Global stocks and Wall Street futures have advanced after Federal Reserve chairman Jerome Powell said U.S. interest rates might be raised earlier than planned
Global stocks and Wall Street futures advanced Wednesday after Federal Reserve chairman Jerome Powell said U.S. monetary policy would return to normal and interest rates might be raised earlier than planned.
London and Frankfurt opened higher. Shanghai, Tokyo and Sydney advanced.
Wall Street’s benchmark S&P 500 index rose 0.9% on Tuesday after Powell said the policy “in all likelihood” will return to normal as bond purchases and other stimuli wind down. Speaking before the Senate Banking Committee, he said ultra-low rates might be raised earlier than planned if necessary to cool inflation that is at a four-decade high.
“Wall Street now has a better understanding of how the Fed will normalize policy,” Edward Moya of Oanda said in a report. “After Powell’s testimony, some investors feel they got the all-clear signal to buy the dip.”
In early trading, the FTSE 100 in London rose 0.5% to 7,529.16. FTSE 100 in Frankfurt advanced 1.1% to 15,941.81. The CAC 40 in Paris added 1% to 7,183.38.
On Wall Street, futures for the benchmark S&P 500 index and the Dow Jones Industrial Average were up 0.2%.
On Tuesday, the S&P 500 broke a five-day series of declines and rose 0.9%. The Dow gained 0.5% and the Nasdaq composite advanced 1.4%.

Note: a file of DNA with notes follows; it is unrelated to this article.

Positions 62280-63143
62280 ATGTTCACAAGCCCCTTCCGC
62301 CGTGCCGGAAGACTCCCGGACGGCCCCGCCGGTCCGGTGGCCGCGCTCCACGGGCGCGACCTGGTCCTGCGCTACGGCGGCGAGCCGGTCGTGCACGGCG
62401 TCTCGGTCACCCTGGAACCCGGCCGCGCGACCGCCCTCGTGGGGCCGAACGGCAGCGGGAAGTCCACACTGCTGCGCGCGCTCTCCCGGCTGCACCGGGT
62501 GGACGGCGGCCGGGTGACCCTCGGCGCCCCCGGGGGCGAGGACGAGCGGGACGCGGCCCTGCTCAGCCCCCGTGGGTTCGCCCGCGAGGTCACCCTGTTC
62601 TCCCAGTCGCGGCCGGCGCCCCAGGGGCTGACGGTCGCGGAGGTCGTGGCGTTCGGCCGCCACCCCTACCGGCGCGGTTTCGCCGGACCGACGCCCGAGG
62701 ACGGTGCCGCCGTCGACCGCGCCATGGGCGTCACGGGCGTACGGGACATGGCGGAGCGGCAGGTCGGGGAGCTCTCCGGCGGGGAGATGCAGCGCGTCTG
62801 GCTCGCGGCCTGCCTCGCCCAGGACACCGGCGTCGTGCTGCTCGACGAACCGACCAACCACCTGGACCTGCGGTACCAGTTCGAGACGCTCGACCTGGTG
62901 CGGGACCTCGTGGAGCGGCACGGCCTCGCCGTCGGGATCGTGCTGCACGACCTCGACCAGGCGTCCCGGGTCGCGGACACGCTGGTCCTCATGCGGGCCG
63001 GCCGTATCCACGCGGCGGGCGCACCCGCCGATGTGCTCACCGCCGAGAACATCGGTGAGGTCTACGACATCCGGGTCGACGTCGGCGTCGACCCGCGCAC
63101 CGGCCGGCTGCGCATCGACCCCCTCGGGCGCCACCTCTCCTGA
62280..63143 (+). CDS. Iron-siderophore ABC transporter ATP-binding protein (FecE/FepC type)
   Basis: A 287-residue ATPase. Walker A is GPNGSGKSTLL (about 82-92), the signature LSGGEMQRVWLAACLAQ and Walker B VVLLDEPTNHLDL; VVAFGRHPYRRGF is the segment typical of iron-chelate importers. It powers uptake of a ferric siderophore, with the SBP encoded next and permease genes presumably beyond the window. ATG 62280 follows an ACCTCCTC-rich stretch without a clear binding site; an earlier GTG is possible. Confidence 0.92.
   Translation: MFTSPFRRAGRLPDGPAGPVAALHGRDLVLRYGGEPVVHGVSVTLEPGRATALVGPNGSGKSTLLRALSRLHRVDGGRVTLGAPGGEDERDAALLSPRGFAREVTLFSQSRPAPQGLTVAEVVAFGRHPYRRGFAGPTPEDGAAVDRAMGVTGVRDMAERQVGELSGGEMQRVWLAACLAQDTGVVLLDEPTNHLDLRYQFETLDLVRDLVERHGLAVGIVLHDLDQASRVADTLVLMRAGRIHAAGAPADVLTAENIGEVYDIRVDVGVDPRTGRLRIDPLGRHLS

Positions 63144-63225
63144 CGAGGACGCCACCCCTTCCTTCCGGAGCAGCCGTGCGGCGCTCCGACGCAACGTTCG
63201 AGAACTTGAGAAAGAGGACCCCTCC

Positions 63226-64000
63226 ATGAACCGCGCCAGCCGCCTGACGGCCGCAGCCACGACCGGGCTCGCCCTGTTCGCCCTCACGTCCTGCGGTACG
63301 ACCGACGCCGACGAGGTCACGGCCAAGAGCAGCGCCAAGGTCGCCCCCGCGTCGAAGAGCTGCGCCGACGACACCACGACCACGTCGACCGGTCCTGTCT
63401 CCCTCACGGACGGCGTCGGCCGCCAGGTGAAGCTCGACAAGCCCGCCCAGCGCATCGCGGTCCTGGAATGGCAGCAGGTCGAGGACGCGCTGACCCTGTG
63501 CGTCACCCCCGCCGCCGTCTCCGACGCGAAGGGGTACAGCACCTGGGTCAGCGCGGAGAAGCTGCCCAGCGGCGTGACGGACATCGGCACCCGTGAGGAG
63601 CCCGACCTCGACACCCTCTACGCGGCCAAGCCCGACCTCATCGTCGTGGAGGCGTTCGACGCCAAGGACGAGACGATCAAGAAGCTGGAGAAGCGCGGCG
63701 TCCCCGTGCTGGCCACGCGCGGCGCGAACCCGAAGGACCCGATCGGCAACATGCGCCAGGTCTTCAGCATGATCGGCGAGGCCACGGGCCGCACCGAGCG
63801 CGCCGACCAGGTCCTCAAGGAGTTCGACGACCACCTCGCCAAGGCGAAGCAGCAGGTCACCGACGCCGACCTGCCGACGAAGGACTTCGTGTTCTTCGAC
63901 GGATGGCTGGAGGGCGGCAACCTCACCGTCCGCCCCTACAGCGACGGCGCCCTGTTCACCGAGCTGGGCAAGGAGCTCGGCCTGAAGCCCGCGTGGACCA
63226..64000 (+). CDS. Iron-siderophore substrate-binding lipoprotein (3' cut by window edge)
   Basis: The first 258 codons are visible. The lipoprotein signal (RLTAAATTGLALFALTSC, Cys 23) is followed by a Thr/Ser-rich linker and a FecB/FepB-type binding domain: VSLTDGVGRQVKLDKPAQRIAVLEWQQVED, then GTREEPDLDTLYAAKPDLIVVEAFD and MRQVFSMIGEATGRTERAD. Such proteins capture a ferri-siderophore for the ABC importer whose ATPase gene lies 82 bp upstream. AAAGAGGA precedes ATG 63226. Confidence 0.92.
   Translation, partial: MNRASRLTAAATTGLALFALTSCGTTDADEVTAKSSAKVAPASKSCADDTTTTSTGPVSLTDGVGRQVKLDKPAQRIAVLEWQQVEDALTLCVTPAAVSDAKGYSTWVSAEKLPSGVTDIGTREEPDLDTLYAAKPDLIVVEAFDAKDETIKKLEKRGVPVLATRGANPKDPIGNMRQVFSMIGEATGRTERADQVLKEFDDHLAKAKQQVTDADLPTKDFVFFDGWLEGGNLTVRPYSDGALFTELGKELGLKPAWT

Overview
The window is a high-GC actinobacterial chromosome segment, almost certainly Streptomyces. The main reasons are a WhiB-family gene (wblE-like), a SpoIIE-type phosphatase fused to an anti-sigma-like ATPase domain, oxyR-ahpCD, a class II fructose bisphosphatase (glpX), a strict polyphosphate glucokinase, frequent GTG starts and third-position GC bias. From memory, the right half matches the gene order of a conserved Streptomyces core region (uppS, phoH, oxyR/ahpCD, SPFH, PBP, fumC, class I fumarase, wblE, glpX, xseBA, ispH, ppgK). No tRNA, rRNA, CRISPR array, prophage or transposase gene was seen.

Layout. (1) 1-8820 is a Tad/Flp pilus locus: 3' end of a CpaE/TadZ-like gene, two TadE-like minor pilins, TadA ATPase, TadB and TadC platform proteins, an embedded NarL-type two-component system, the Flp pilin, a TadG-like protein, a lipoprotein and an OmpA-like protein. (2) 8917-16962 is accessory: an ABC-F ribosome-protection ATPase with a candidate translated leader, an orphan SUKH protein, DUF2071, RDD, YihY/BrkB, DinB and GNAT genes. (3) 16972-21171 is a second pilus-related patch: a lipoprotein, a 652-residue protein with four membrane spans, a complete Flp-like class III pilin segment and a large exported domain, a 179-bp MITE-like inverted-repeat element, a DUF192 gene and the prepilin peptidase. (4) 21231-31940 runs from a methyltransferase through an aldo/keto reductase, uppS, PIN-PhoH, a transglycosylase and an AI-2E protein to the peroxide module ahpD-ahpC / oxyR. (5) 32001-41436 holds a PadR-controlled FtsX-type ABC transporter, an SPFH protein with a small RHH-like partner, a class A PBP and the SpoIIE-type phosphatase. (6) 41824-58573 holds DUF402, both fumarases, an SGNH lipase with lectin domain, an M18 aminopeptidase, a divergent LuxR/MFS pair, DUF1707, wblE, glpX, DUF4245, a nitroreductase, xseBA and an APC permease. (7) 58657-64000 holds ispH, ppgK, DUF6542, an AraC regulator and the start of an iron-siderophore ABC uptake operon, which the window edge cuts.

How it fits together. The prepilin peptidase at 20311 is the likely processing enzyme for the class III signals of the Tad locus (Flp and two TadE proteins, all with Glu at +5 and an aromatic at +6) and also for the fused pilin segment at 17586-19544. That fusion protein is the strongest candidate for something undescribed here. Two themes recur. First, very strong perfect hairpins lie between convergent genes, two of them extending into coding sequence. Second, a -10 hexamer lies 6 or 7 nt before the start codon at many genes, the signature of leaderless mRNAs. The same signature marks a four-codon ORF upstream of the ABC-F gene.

In Asia, the Shanghai Composite Index gained 0.8% to 3,595.12 and the Nikkei 225 in Tokyo rose 1.9% to 28,765.66. The Hang Seng in Hong Kong gained 2.6% to 24,354.68.
The Kospi in Seoul added 1.5% to 2,972.48 and Sydney’s S&P-ASX 200 was 0.7% higher at 7,438.90.
India’s Sensex opened up 0.8% at 61,102.89. New Zealand retreated while Southeast Asian markets gained.
Investors were rattled in mid-December when Fed officials said they would accelerate plans to wind down stimulus that is boosting stock prices. They have been trying to figure out how the world’s biggest economy and financial markets will react.
Also Tuesday, the World Bank cut its forecast for global economic growth this year to 4.1% from 4.3% due in part to supply chain disruptions that fueled inflation. The agency estimates the world economy grew by 5.5% in 2021.
On Wednesday, the U.S. government is due to report consumer inflation. That is followed Thursday by an index of wholesale prices.
In energy markets, benchmark U.S. crude rose 2 cents to $81.24 per barrel in electronic trading on the New York Mercantile Exchange. The contract rose $2.99 on Tuesday to $81.22. Brent crude, used as the price basis for international oils, lost 11 cents to $83.61 per barrel in London. It gained $2.85 the previous session to $83.72.
The dollar edged down to 115.34 yen from Tuesday’s 115.37 yen. The euro edged down to $1.1364 from $1.1366.